4 Cyber Security Trends You Never Saw Coming
Most of the cyber attacks and data breaches you hear about are of the garden variety. The Sony hack, for example, and data breaches at Ashley Madison are the same types of threats we’re used to seeing. Unfortunately, many businesses are still vulnerable to these types of attacks because it’s difficult to prove that cyber security actually produces a measurable ROI. But beware, those without adequate IT security, because the next generation of threats is already on the way.
1. Spear Phishing and Whaling
One threat you can expect to see escalate is the phishing scam. While typical phishing scams are low-level scams conducted with small budgets and little actual tech savvy, the new breed involves spear phishing, which is smartly engineered using real information about the target. In other words, these emails are constructed using social engineering, not just sent out randomly with the hopes that a few suckers take the bait. Similarly, whaling involves a well-designed spear phishing attack levied against a “whale”, or a high-value target like the CEO or company president.
2. Exploiting Software & App Vulnerabilities
Zero day attacks are nothing new, but the uptick in software backdoors (left both intentionally and unintentionally) and vulnerabilities in mobile apps are becoming a more prominent player in the world of business IT security. Look for at least one significant hack to occur during 2016 involving a backdoor vulnerability or a hack using a vulnerability in a user’s mobile app. As the government pushes harder for intentional backdoors to track terrorist and criminal activity, these attacks will become more common and likely more severe.
3. Cybercrime as a Service
So, we’ve got Software as a Service, Infrastructure as a Service, Platform as a Service, and ... Cybercrime as a Service? Did you read that correctly? Unfortunately, yes, you did. Companies like Cryptolocker are using legitimate business models to levy actual cyber crimes against innocent people and businesses. This product is a ransomware tool, which locks down a user’s systems until they pay a ransom. While Cryptolocker is by no means the only instance of ransomware, it is one of the first to signal the attempt of cyber criminals to “legitimize” their activities using real business models. Since these types of crimes are often committed across national borders, it becomes difficult to impossible to get a trial or conviction for these types of crimes.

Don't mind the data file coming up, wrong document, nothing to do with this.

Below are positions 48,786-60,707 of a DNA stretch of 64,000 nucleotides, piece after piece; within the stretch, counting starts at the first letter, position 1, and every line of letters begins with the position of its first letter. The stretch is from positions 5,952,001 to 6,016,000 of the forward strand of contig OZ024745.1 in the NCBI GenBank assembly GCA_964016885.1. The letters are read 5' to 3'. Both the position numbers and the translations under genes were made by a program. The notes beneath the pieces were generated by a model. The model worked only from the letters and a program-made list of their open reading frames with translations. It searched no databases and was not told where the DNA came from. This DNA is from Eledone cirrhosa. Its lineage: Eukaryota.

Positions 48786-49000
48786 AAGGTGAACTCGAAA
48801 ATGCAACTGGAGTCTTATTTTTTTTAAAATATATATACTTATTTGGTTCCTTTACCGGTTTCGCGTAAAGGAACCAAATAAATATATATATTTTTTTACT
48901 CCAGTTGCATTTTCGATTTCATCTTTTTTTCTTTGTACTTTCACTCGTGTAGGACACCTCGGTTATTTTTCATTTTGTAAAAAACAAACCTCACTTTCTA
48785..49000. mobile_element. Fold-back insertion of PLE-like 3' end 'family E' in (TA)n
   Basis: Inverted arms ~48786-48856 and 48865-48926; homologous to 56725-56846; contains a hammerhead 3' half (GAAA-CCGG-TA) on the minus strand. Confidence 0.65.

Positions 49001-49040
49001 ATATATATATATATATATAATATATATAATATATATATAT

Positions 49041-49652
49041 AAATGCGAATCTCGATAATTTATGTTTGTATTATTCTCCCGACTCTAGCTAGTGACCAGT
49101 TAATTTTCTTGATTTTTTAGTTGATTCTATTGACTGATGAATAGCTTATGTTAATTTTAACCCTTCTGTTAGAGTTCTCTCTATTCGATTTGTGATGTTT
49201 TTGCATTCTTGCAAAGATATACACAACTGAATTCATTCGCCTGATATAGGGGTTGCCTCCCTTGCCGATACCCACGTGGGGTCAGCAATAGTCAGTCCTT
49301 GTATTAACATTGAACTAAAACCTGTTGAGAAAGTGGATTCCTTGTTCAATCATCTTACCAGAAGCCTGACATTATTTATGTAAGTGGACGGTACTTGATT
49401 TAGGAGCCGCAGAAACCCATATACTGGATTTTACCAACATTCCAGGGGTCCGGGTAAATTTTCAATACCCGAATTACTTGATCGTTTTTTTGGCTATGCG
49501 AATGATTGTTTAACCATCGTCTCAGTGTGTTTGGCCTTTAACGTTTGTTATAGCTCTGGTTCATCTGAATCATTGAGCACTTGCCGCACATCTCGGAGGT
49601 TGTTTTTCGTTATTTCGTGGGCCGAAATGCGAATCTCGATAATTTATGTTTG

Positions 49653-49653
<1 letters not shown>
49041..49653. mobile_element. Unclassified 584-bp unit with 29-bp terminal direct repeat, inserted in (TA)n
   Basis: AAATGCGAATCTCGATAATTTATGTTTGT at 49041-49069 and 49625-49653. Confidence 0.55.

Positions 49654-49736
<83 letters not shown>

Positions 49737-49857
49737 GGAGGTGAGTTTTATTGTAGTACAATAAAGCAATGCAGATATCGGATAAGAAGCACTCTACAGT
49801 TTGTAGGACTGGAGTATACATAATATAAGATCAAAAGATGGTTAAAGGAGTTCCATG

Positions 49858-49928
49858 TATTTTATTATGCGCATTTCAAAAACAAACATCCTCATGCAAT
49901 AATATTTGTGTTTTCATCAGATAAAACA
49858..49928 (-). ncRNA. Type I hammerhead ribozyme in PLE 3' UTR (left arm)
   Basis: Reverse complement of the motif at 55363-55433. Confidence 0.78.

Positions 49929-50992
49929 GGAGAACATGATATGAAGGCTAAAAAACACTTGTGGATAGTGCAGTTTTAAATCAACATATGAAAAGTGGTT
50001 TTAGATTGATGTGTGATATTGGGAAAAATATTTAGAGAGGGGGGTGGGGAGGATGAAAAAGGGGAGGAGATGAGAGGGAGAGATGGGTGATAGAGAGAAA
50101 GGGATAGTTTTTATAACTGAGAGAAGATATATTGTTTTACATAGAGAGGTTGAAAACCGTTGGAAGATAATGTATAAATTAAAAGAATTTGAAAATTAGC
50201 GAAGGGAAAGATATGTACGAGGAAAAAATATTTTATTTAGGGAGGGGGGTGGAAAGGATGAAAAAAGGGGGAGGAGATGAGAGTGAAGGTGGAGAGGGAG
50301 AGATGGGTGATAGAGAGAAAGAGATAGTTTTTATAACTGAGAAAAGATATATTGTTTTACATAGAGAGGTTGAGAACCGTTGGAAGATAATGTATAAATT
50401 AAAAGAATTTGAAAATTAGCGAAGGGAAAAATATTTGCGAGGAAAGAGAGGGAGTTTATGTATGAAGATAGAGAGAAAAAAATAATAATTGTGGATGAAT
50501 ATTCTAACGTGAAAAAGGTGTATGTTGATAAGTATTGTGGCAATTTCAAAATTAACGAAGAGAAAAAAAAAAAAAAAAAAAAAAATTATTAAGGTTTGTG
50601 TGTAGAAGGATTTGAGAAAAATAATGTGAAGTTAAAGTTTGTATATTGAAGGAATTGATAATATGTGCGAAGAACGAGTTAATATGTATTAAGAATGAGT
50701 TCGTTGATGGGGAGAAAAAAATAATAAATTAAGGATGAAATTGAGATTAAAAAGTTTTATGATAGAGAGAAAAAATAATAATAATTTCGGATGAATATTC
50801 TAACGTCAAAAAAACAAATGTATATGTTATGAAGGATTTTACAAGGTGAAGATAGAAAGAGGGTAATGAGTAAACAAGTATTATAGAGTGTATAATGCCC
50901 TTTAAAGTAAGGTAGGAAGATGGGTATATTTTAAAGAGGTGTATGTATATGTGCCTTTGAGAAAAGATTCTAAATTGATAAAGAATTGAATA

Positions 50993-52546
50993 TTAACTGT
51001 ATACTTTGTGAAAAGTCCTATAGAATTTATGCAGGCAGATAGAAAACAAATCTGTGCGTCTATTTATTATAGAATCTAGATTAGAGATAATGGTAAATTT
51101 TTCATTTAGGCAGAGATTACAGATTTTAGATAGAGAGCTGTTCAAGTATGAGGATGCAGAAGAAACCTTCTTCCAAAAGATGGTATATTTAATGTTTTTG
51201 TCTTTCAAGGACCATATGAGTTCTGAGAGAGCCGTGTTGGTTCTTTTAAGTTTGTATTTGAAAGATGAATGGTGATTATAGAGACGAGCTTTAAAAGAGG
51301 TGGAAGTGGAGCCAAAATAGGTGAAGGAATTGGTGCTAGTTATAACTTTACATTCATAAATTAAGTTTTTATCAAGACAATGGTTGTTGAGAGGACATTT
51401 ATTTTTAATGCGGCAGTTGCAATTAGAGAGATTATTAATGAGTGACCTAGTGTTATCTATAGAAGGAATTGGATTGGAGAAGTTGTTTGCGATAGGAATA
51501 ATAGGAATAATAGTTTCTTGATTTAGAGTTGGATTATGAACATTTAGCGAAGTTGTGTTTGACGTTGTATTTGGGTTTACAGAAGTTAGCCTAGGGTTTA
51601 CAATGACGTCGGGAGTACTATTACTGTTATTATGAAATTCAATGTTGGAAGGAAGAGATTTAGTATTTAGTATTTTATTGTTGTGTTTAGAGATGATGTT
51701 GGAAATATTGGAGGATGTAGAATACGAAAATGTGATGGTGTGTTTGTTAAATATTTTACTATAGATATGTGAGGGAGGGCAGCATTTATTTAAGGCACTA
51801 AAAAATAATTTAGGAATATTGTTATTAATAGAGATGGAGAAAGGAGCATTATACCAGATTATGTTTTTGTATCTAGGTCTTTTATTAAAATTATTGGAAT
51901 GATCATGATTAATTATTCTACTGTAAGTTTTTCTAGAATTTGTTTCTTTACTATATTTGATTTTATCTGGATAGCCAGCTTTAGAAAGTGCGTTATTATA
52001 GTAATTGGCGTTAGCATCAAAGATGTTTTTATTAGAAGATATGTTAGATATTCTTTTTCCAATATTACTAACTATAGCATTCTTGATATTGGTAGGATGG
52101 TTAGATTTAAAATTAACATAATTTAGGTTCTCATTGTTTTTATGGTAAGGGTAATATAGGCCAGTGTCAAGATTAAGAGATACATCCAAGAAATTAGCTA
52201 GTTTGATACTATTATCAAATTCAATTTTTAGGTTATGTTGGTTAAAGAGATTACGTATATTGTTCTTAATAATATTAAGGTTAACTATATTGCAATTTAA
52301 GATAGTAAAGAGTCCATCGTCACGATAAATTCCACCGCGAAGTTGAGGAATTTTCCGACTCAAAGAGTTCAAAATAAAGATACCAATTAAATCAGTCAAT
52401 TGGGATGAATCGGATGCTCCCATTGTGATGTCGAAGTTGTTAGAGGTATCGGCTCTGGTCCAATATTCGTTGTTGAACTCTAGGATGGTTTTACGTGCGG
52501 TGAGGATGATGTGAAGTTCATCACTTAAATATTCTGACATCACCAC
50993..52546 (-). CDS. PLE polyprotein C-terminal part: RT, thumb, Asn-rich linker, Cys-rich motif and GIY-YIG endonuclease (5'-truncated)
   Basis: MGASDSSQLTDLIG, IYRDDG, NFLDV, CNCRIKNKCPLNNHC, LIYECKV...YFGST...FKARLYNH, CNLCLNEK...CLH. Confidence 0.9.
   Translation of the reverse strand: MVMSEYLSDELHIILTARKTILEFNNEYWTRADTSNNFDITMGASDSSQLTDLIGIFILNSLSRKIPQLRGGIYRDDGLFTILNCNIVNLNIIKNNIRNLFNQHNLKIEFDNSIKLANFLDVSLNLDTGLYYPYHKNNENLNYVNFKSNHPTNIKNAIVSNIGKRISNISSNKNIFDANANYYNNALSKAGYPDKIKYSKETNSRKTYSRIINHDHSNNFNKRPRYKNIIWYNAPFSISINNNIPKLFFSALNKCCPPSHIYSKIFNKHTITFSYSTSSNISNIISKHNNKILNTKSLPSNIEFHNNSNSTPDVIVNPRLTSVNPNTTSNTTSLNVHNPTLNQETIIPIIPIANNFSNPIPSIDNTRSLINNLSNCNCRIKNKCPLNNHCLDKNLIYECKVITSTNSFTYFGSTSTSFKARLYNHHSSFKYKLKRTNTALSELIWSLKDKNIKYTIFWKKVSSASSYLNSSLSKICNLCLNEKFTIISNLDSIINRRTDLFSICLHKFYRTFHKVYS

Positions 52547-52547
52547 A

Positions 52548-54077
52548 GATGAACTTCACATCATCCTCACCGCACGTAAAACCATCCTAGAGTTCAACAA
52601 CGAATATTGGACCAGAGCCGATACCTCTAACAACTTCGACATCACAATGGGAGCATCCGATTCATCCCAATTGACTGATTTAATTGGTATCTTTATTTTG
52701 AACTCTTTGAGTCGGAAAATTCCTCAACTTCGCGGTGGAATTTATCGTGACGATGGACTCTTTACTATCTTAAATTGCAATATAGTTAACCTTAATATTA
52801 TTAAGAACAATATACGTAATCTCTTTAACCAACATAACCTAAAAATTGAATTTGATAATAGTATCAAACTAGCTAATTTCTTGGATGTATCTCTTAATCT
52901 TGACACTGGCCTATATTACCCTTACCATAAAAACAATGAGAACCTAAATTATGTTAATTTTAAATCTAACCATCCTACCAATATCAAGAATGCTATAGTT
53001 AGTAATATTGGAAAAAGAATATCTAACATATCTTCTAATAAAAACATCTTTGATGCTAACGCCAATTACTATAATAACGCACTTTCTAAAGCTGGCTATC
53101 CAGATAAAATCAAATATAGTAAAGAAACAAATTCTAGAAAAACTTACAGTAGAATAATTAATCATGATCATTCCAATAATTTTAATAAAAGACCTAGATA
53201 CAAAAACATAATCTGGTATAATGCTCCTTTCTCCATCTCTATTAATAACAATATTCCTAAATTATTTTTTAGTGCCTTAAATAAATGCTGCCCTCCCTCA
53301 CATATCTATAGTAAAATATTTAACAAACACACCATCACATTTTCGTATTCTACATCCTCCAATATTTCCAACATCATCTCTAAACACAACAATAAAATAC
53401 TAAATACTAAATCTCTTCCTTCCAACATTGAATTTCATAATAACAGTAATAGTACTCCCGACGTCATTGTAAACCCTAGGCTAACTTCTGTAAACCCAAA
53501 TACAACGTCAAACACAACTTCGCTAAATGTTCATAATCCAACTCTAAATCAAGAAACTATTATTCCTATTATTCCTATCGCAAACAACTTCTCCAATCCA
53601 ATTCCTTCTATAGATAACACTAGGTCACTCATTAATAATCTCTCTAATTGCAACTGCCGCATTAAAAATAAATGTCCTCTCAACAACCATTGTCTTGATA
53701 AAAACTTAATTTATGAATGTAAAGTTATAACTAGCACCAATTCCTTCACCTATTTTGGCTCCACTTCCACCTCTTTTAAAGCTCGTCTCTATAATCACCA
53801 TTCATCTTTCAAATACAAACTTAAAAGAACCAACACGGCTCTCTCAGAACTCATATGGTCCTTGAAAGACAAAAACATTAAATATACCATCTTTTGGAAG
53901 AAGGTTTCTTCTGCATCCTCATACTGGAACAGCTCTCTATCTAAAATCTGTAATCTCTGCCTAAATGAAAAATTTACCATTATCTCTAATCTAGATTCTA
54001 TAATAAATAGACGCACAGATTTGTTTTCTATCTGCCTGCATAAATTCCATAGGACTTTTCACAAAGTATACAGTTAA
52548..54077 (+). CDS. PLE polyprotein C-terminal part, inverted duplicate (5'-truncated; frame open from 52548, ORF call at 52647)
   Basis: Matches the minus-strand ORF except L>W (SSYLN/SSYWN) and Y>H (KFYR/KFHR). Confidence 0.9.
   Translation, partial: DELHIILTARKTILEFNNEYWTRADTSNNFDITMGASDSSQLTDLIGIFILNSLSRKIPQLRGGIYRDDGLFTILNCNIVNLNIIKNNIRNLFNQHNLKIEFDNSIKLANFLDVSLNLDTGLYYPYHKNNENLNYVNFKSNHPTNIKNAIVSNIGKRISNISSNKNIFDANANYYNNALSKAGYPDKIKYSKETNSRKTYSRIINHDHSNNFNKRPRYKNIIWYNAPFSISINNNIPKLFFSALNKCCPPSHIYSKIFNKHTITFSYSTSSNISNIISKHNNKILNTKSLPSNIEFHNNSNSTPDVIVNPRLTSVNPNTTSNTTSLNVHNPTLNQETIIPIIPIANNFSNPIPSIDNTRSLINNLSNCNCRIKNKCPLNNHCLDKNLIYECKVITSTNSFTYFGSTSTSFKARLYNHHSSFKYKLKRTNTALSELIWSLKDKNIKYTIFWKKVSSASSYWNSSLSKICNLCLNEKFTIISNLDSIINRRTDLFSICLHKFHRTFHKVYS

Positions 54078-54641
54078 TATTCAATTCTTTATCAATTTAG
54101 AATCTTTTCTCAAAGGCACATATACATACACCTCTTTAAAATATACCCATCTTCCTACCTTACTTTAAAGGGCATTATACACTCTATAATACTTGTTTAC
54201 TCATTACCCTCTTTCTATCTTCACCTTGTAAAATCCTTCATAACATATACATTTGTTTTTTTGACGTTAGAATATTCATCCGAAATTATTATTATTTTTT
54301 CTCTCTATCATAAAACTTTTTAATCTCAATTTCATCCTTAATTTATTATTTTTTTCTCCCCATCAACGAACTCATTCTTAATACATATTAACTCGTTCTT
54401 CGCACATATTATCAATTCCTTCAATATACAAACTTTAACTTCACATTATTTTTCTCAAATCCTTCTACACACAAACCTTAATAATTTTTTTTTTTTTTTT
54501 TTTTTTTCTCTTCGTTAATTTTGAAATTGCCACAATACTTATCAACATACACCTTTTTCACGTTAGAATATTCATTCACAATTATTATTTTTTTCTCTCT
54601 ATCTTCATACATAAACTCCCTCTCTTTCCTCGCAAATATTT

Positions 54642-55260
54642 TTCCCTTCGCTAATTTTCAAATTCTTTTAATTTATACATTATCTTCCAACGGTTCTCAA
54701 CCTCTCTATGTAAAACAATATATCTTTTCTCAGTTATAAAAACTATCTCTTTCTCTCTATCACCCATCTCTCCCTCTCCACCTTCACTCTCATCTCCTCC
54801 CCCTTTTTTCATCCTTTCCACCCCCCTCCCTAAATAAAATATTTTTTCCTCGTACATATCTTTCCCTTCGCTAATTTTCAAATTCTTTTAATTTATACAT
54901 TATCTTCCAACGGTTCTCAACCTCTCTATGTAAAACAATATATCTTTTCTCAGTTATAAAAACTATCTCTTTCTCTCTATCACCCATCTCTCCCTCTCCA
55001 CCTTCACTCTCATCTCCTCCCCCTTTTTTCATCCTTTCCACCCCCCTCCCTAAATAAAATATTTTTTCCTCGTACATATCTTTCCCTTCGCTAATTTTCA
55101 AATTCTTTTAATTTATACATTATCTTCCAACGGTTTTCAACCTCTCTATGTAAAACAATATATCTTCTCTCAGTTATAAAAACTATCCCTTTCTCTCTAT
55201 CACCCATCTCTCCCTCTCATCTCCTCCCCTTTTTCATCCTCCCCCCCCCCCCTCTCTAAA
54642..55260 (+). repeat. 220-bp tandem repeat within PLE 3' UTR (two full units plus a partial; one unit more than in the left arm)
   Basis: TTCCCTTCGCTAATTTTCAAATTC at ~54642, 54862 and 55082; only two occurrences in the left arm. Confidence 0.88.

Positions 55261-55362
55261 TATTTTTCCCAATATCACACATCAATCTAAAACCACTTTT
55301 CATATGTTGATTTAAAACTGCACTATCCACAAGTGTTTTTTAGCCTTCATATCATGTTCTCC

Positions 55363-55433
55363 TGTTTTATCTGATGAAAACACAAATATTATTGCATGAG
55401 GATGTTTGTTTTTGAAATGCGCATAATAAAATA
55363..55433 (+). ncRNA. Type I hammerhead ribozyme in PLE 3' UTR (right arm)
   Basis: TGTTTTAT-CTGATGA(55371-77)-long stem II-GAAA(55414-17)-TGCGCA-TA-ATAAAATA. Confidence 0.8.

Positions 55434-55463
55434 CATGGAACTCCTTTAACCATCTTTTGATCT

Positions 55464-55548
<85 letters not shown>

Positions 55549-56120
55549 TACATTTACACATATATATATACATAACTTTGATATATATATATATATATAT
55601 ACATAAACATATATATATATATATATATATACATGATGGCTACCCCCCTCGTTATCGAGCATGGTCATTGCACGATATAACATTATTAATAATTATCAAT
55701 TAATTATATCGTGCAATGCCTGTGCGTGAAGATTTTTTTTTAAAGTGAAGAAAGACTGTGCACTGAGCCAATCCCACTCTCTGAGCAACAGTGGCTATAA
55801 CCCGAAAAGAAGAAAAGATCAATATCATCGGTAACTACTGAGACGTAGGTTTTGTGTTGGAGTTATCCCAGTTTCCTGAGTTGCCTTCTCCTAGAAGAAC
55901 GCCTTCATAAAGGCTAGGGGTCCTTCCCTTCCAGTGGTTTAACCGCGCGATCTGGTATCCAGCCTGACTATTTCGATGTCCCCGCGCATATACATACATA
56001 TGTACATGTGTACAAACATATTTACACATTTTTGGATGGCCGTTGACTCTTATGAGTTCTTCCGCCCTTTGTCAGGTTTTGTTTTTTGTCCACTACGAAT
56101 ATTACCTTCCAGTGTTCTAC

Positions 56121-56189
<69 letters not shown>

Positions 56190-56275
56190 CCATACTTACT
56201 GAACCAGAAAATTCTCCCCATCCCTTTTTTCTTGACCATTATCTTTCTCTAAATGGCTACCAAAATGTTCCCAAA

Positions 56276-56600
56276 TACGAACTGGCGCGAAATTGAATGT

4. The IoT
While the white collar world examines all of the ways that the IoT can become a valuable business tool, the black hat world is just as busy finding ways to exploit it for criminal purposes. Some wish to use it for simple data theft. Others want to use it to stick it to the competition. Still more want to levy the IoT in their acts of terrorism (think hactivism), while a lot are just along for the fun of hacking the IoT or the businesses that use these devices. No matter the motivation, the results are similar: expect the mobile breaches this year to be accompanied by a few embarrassing hacks on the IoT.
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